Organize your business network like you do your social contacts. If you follow a broad base of friends and acquaintances on social media, you can apply similar skills to stay up-to-date on details associated with business acquaintances.

When you meet somebody who could be influential to your career or a resource for improving your skills, follow that person on social media. Respond to their posts to keep the lines of communication flowing.

12 Tips to Help You if You Lack Attention to Detail

Teaching yourself to take note of important details involves sharpening your perceptions and thinking ahead. The following tips will help you adopt these practices. Master these habits when training yourself to become detail-oriented.

1. Learn to Listen Well

You will pick up relevant information and needed nuance when you apply the skills of active listening. In conversations, train yourself to make eye contact, give your undivided attention to the speaker, and ask pertinent follow-up questions.

Training yourself to pay better attention to details in conversations includes learning to fully concentrate on what others have to say. If you find it hard, there’s no harm in taking notes on what they say.

2. Pay Attention to Social Cues

Make a point of noticing body language and facial expressions that provide insights into how others perceive a situation. Social cues offer details that give you an understanding of how words and actions impact others. The infamous character Michael Scott of the television show “The Office” epitomizes the consequences of not paying attention to others’ body language.[1]

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3. Follow Rules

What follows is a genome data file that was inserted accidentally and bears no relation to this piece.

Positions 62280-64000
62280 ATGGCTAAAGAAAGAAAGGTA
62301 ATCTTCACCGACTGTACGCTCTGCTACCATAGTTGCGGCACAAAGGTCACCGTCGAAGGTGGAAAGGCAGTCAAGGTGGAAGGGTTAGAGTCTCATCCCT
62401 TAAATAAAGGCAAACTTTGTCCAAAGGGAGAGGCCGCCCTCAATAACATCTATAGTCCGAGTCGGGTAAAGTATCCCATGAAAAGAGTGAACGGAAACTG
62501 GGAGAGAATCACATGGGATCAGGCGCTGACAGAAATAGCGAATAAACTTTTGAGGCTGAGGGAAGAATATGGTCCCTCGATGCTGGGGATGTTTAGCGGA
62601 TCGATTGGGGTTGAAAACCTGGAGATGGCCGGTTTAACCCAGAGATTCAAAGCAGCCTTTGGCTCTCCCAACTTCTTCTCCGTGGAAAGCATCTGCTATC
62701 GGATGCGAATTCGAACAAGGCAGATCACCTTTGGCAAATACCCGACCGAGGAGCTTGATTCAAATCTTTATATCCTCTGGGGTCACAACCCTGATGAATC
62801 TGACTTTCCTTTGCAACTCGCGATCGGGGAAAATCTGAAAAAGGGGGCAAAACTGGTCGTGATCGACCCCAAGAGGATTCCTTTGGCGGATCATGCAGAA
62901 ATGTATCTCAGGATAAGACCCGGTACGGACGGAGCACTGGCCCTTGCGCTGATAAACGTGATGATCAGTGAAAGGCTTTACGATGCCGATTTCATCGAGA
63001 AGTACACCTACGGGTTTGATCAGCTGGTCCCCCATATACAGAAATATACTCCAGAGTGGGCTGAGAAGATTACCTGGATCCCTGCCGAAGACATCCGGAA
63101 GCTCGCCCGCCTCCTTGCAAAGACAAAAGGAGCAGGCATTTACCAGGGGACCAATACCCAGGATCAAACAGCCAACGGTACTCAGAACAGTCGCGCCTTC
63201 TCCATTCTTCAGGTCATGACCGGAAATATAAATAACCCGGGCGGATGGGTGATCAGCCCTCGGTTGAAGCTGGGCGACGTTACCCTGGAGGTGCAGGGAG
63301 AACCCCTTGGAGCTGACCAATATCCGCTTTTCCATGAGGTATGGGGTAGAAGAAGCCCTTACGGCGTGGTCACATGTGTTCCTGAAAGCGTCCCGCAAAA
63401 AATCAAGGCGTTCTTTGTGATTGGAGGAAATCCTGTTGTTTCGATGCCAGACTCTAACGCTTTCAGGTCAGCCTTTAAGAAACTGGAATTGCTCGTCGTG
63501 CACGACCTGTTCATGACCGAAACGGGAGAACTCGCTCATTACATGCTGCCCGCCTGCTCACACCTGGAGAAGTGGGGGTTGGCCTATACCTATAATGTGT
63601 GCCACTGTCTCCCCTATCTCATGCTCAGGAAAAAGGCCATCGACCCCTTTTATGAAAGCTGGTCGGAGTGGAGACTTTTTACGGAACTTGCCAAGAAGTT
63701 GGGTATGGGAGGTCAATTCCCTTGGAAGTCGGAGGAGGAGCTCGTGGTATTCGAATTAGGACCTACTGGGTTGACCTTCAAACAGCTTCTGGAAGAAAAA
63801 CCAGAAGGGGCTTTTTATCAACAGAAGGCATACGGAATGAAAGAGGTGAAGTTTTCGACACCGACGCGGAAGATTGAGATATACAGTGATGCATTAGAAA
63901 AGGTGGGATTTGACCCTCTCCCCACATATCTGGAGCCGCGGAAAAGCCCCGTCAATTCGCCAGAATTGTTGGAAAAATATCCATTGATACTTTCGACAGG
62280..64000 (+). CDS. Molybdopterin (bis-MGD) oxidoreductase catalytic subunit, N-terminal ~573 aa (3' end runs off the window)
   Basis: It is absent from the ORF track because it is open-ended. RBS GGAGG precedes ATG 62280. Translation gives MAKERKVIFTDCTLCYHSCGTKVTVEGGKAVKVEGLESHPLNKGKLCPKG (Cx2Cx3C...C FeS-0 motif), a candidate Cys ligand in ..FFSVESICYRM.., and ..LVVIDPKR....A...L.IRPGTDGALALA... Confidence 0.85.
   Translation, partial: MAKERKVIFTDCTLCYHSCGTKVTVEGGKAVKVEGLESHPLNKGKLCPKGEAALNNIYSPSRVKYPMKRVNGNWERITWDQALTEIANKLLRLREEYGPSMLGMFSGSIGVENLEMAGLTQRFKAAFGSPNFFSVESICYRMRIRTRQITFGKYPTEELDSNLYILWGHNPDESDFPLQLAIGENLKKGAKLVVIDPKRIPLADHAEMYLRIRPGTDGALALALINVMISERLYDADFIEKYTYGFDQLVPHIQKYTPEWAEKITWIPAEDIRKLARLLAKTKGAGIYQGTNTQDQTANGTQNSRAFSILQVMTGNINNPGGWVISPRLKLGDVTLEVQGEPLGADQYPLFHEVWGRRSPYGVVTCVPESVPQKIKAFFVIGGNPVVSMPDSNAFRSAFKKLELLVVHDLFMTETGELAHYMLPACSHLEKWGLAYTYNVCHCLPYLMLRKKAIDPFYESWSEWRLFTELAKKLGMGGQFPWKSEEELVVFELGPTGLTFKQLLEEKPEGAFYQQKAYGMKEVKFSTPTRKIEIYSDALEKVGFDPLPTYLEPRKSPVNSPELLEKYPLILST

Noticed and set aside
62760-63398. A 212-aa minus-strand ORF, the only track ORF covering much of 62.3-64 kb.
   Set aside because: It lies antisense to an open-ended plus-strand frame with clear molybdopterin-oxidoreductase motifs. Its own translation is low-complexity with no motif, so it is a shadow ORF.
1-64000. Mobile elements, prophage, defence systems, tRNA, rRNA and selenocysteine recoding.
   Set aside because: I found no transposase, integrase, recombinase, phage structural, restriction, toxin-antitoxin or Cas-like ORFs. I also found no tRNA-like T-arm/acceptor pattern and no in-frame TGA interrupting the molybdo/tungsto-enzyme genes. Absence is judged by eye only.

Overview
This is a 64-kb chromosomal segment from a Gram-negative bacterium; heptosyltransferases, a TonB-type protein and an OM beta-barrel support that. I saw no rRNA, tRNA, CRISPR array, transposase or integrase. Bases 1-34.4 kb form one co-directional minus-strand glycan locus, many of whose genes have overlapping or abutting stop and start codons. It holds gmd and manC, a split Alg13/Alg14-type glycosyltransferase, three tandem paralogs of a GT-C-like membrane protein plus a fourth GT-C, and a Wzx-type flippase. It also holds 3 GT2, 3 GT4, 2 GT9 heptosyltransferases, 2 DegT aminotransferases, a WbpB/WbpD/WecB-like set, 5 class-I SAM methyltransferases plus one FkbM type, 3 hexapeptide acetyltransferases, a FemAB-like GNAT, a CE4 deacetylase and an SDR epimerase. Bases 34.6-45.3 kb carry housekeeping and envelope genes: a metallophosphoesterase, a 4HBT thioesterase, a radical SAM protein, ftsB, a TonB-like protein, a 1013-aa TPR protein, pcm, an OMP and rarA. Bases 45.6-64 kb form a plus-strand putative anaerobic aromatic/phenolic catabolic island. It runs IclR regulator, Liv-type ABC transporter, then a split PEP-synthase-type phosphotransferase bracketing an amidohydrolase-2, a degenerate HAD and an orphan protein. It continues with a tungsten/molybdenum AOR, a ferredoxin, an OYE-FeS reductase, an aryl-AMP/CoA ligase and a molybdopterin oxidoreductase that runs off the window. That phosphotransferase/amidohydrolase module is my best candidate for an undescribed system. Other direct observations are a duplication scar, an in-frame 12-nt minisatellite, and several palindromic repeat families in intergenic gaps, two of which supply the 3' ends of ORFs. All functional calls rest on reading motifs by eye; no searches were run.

Rules and protocols usually come about from lessons learned and are put in place to avoid further mishaps—whether from a safety or efficiency standpoint. If you’re given step-by-step procedures to follow, check them off as you go. Also, return to the rules at the project’s end just to make sure you adhered to them all.

4. Take Notes

Note-taking is a way to boost your retention and gives you something to refer back to when you need to keep track of pertinent details. You will also heighten your focus as you listen for relevant information. Review your notes shortly after the meeting or conversation and highlight the content that you intend to apply.

5. Prioritize What Needs Your Attention Now

When you have a full slate of work that demands your attention, take a few moments to sort assignments from most to least urgent. Keep a calendar, spreadsheet, or project planning software up-to-date with schedules and deadlines to help you stay organized.

As you tackle each urgent assignment, give it your full attention so no details are missed. Give yourself ample time—especially if you tend to be someone who waits until the last minute—as rushing can make you overlook important details.

6. Have a Detail-Oriented Assistant Check Your Work

If you lack attention to detail, then it makes sense to seek help from someone detail-oriented. If you have this option, take advantage of it. Two sets of eyes are better than one. Just be sure to credit your assistant for their help once the project is completed.